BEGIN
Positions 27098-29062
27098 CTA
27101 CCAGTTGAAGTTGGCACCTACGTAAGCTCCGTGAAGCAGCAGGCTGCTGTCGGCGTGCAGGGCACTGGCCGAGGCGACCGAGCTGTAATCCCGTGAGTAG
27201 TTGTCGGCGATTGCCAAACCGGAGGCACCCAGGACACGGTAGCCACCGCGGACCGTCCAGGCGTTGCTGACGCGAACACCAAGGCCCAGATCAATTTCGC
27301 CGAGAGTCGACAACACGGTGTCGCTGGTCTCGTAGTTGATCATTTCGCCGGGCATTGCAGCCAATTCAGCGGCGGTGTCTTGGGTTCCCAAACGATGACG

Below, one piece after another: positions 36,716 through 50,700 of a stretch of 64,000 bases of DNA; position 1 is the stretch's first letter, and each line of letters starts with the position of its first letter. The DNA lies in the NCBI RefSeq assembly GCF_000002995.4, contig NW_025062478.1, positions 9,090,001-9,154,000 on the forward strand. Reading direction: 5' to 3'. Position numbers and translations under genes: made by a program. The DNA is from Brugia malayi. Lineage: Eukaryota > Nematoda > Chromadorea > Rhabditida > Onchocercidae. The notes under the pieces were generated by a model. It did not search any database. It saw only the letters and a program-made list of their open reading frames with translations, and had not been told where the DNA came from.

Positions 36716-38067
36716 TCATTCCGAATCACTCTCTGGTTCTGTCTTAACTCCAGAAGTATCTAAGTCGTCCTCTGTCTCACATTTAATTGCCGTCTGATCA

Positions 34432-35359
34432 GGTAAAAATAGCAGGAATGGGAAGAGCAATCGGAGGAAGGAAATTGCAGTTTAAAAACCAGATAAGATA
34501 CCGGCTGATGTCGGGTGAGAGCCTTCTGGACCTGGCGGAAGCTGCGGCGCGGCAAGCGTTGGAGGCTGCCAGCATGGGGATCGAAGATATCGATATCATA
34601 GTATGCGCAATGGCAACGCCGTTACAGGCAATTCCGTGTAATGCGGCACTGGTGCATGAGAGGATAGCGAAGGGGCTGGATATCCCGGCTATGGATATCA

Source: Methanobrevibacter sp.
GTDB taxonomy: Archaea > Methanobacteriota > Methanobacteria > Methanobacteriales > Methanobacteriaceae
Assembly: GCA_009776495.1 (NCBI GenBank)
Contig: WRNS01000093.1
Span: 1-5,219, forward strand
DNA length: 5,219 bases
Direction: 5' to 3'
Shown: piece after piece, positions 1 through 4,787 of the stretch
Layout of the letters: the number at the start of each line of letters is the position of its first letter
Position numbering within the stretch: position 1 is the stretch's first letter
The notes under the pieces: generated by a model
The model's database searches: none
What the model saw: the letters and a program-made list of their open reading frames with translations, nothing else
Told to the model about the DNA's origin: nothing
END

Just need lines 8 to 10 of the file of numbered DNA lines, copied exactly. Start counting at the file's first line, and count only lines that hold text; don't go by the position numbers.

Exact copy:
36716 TCATTCCGAATCACTCTCTGGTTCTGTCTTAACTCCAGAAGTATCTAAGTCGTCCTCTGTCTCACATTTAATTGCCGTCTGATCA

Positions 34432-35359
34432 GGTAAAAATAGCAGGAATGGGAAGAGCAATCGGAGGAAGGAAATTGCAGTTTAAAAACCAGATAAGATA